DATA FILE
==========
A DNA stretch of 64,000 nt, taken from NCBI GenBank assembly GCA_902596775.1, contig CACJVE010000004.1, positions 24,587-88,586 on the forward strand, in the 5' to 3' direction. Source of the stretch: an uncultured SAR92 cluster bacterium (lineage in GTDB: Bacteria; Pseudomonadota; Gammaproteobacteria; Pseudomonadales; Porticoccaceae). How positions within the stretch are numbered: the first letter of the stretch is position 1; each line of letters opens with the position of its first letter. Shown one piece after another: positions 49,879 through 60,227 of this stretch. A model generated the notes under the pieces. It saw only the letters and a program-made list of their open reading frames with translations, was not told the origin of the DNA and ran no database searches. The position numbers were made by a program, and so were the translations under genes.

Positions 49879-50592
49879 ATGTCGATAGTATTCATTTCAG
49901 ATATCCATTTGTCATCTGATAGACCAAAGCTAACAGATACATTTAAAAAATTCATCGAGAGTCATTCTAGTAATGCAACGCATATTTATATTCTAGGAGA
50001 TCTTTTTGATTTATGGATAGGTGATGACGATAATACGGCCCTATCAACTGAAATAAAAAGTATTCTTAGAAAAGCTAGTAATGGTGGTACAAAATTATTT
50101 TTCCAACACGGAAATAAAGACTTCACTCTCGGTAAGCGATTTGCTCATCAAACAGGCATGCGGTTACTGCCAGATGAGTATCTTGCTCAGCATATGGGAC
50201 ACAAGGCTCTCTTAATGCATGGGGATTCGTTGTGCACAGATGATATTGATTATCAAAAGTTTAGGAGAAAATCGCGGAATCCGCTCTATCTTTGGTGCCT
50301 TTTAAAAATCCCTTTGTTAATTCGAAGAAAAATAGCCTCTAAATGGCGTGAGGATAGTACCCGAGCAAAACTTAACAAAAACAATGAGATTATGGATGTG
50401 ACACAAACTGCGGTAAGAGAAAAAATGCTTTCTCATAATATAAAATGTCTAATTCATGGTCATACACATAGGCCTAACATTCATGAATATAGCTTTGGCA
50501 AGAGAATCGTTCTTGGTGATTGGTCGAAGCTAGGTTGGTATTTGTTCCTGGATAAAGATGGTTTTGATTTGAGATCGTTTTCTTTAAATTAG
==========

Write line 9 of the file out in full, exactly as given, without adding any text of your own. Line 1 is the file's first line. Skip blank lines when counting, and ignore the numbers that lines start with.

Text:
50401 ACACAAACTGCGGTAAGAGAAAAAATGCTTTCTCATAATATAAAATGTCTAATTCATGGTCATACACATAGGCCTAACATTCATGAATATAGCTTTGGCA